Portuguese workers join EU fight

March 6, 2010

The article below is abridged from the British Morning Star.

Portuguese public-sector workers launched a 24-hour strike on March 4 in the latest protest to hit a social democratic government imposing European Union-mandated austerity plans.

Trade unions representing more than 500,000 civil servants joined forces for the first time in four years in a common front against a planned pay freeze, indirect tax increases and cuts in bonuses and pension benefits.

The walkout shut schools, hospitals and public offices. Court hearings and waste collection were also affected, although most public transport ran as normal.

Portugal's unions said their members had suffered worsening conditions for years as public pensions and other benefits were cut by the minority Socialist Party government. This year, public-sector wages were frozen to appease international speculators concerned at the government's budget deficit.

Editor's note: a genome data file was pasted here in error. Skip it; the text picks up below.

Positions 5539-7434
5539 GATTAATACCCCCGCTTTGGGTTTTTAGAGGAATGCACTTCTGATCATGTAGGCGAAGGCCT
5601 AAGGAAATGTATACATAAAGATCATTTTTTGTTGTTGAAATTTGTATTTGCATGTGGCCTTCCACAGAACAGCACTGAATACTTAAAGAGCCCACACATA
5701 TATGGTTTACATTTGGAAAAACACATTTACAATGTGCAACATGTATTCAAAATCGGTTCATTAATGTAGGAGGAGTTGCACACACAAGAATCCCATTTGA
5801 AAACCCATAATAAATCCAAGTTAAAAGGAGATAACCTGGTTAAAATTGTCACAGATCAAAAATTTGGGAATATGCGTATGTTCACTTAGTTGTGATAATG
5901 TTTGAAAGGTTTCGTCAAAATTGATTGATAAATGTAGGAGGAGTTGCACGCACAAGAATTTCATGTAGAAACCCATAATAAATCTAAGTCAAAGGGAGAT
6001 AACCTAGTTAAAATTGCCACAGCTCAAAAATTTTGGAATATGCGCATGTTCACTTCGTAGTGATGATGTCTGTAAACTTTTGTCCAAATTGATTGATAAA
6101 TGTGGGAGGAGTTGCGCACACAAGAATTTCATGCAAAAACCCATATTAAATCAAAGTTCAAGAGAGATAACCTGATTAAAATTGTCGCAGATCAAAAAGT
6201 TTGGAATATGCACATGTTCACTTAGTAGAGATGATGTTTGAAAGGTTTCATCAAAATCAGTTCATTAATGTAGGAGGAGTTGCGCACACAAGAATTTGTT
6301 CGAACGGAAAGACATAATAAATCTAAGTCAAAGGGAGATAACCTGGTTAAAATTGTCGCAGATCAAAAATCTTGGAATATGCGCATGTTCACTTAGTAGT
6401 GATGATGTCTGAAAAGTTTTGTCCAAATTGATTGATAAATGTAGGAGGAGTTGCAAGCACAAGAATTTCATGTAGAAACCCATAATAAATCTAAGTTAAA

The EU has ordered Portugal to cut its deficit from 9.3% of GDP to 3% by 2013.

The government included the planned austerity measures in its 2010 state budget, which parliament is expected to approve next week. The budget was delayed by a general election at the end of last year.

Unions complained that workers bear the brunt of belt-tightening every time the government overspends, pointing out that public-sector workers have suffered real wage cuts of up to 7% since 1999.

The latest austerity measures have the support of right-of-centre parties, which say they will abstain from the budget vote, ensuring its passage.

The government has said it will present further cost-cutting measures later this month. It also plans to cut the amounts paid to civil servants who take early retirement.

General Confederation of Portuguese Workers general secretary Manuel Carvalho da Silva said: "There is a huge amount of discontent."

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